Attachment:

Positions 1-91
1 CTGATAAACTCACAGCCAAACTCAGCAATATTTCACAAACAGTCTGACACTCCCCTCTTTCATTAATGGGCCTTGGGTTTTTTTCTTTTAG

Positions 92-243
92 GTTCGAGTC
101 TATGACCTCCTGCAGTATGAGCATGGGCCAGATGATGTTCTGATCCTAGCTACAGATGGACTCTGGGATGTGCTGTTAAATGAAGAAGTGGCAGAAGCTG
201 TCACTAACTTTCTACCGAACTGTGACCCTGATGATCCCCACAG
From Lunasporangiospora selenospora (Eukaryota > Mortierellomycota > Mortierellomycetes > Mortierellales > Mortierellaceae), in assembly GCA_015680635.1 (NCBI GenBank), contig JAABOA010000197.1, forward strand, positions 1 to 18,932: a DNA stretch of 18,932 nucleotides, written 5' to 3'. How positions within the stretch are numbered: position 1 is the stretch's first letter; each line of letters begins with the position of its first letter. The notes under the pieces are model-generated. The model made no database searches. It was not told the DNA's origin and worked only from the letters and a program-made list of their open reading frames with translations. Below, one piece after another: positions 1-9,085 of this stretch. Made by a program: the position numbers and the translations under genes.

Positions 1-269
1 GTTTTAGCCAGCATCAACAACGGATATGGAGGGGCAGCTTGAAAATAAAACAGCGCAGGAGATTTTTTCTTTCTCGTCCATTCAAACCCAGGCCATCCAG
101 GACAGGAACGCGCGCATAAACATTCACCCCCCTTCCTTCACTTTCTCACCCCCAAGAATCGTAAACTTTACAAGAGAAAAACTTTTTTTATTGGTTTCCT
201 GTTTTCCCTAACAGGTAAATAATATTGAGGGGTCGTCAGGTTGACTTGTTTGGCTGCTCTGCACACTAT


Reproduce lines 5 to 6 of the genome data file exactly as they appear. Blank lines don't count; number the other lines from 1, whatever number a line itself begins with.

101 TATGACCTCCTGCAGTATGAGCATGGGCCAGATGATGTTCTGATCCTAGCTACAGATGGACTCTGGGATGTGCTGTTAAATGAAGAAGTGGCAGAAGCTG
201 TCACTAACTTTCTACCGAACTGTGACCCTGATGATCCCCACAG